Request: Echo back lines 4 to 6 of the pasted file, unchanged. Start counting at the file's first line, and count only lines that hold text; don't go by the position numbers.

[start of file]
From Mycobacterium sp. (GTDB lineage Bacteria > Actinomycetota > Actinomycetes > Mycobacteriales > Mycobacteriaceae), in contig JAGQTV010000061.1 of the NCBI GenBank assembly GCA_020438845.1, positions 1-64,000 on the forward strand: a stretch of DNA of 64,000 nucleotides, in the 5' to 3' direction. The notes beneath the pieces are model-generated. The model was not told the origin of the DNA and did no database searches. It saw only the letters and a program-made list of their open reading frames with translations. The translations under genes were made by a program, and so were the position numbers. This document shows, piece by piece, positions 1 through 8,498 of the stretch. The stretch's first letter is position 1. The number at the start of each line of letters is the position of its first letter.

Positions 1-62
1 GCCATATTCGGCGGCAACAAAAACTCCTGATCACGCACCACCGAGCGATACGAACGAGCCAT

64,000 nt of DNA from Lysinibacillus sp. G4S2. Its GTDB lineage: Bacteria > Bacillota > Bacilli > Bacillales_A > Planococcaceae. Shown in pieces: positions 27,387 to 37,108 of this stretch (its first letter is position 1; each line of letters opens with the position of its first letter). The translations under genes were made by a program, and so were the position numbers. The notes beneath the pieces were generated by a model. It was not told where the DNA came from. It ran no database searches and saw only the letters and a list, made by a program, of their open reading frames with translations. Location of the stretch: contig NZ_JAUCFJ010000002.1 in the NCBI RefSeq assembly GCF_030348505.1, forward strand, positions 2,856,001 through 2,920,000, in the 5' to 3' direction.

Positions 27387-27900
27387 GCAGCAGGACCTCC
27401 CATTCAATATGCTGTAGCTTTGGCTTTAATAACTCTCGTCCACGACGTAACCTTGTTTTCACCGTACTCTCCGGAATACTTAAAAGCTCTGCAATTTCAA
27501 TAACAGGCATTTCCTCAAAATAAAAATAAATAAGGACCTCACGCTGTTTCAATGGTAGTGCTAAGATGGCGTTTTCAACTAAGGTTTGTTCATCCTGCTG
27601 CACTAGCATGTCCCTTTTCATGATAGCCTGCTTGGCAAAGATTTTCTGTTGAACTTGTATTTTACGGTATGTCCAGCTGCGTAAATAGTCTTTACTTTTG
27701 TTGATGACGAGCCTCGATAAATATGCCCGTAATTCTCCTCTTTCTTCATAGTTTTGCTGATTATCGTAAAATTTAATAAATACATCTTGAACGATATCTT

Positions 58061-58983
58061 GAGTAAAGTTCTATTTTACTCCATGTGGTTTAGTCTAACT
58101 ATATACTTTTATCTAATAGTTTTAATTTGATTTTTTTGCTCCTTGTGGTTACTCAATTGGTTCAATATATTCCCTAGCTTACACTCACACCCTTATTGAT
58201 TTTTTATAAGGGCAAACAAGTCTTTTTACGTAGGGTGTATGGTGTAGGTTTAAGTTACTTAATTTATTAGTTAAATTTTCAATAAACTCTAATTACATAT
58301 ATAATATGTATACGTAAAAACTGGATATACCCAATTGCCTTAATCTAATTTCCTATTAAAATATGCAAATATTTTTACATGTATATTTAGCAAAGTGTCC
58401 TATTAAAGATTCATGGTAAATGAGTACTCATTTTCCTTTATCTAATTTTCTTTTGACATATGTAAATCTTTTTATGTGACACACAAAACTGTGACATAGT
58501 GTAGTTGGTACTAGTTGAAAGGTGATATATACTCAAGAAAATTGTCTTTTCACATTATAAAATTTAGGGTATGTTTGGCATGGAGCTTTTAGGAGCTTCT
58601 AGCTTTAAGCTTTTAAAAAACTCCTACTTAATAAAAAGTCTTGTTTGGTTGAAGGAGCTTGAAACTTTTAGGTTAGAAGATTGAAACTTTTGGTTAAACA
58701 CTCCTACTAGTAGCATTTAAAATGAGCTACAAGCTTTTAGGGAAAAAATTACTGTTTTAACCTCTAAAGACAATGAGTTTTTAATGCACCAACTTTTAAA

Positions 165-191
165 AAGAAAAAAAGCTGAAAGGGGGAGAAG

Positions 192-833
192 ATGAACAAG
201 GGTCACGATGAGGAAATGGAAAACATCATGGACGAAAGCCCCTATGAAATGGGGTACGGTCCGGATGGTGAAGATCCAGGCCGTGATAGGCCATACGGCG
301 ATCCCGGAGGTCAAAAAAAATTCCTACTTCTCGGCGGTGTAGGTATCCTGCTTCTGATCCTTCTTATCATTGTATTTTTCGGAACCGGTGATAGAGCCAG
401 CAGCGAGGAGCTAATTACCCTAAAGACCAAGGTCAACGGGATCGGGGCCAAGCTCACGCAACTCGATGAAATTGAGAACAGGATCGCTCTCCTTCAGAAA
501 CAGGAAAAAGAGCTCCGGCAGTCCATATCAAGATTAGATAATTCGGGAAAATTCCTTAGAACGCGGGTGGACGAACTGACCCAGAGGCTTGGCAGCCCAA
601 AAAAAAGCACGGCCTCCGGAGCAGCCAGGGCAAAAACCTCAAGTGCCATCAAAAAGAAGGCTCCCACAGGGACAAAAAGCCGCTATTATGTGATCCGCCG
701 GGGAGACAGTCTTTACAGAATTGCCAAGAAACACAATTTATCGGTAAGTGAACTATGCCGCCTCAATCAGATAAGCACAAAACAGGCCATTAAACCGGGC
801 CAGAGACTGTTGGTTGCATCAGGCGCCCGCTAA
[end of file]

64,000 nt of DNA from Lysinibacillus sp. G4S2. Its GTDB lineage: Bacteria > Bacillota > Bacilli > Bacillales_A > Planococcaceae. Shown in pieces: positions 27,387 to 37,108 of this stretch (its first letter is position 1; each line of letters opens with the position of its first letter). The translations under genes were made by a program, and so were the position numbers. The notes beneath the pieces were generated by a model. It was not told where the DNA came from. It ran no database searches and saw only the letters and a list, made by a program, of their open reading frames with translations. Location of the stretch: contig NZ_JAUCFJ010000002.1 in the NCBI RefSeq assembly GCF_030348505.1, forward strand, positions 2,856,001 through 2,920,000, in the 5' to 3' direction.

Positions 27387-27900
27387 GCAGCAGGACCTCC